Today, I’ve added two new galleries to the Picture Galleries section of the site.
The first is Rich Hill, the home of Samuel Cox in Charles County, MD. Cox was a well-known Confederate sympathizer who held the honorary title of Captain (later Colonel) for commanding a volunteer militia at the start of the Civil War in case Maryland decided to secede from the Union. Booth and Herold made their way to Cox’s plantation after leaving Dr. Mudd’s. Cox gave them food and a chance to rest before having his overseer, Franklin Robey, hide them in a nearby pine thicket. He then sent his adopted son, Samuel Cox, Jr., to retrieve Confederate mail agent Thomas Jones. Jones and Cox were foster brothers and Cox knew he could trust Jones to care for and help the conspirators. Rich Hill still stands today but is in dire need of repair and restoration.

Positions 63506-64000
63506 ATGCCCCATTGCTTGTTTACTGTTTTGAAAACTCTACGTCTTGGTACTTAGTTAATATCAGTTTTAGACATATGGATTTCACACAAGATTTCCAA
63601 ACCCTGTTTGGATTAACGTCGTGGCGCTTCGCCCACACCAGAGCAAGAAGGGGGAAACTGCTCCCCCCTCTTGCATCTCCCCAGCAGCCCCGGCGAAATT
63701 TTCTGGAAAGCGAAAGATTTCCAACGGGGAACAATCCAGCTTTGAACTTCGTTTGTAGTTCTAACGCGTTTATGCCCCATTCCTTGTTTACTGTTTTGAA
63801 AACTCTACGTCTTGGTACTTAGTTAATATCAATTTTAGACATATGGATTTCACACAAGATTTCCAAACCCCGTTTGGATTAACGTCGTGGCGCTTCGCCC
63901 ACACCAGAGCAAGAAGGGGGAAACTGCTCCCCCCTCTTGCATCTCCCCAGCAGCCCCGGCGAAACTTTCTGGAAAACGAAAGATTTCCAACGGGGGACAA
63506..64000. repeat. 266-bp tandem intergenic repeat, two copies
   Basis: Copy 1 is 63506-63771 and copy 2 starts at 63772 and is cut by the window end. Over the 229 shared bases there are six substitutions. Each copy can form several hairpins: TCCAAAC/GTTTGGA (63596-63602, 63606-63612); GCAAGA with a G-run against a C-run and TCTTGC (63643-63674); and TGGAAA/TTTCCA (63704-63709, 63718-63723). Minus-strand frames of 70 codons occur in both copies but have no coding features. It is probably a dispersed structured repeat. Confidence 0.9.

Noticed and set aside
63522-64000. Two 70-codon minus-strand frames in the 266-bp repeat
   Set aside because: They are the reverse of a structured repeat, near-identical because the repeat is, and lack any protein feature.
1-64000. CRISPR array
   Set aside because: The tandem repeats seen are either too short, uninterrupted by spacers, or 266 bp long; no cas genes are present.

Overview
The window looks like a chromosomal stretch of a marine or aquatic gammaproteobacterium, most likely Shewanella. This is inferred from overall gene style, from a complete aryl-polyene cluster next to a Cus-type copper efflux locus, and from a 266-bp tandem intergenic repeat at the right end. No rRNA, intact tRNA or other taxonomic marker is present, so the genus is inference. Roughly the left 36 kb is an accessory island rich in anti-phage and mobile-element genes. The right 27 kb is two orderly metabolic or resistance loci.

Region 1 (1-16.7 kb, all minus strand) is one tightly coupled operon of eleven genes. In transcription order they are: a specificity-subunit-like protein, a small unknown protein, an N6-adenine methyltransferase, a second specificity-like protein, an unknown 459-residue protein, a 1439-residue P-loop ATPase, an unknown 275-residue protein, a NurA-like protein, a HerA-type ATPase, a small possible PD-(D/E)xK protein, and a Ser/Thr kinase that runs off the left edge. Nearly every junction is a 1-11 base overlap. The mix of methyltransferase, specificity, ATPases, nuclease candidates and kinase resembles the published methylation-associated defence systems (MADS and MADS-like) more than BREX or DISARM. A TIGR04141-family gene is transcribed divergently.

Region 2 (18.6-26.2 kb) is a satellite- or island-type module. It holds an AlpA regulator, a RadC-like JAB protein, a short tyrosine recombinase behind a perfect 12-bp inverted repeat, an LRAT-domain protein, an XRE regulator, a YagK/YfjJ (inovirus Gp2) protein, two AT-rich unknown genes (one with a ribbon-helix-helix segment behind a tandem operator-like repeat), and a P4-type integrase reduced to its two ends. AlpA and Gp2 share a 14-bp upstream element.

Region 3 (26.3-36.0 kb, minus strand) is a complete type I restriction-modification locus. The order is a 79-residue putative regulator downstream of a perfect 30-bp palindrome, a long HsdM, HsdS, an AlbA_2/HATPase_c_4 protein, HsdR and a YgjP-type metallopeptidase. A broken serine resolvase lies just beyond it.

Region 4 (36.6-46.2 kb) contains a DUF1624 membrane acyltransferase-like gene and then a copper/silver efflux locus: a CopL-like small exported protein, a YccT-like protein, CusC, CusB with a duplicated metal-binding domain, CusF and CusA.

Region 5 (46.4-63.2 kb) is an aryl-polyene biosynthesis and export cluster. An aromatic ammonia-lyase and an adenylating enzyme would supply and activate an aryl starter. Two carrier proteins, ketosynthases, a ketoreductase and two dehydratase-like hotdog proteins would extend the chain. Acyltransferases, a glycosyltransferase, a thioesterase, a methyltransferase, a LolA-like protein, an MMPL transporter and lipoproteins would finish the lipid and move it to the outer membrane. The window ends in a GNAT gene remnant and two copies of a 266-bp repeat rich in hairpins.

The second gallery is devoted to the “Booth” mummy. The mummy is that of Enid, Oklahoma drifter, David E. George who took his own life in 1903. Before his death, George told residents of Enid that he was actually John Wilkes Booth. When the news spread, Memphis attorney Finis L. Bates came to identify the body. Years before in Texas, a man by the name of John St. Helen confided on his assumed deathbed to Bates that he was actually John Wilkes Booth. St. Helen survived his illness, told his whole tale to Bates, and skipped town shortly thereafter. Bates came to Enid and identified David E. George as John St. Helen. The local undertaker embalmed the body and it was a local attraction in Enid for many years. Bates bought the mummy and had it carted around carnival sideshows to expound his theory (and book) about Booth’s escape. While not John Wilkes Booth, the George/St. Helen mummy is an interesting piece of pseudo-history all its own.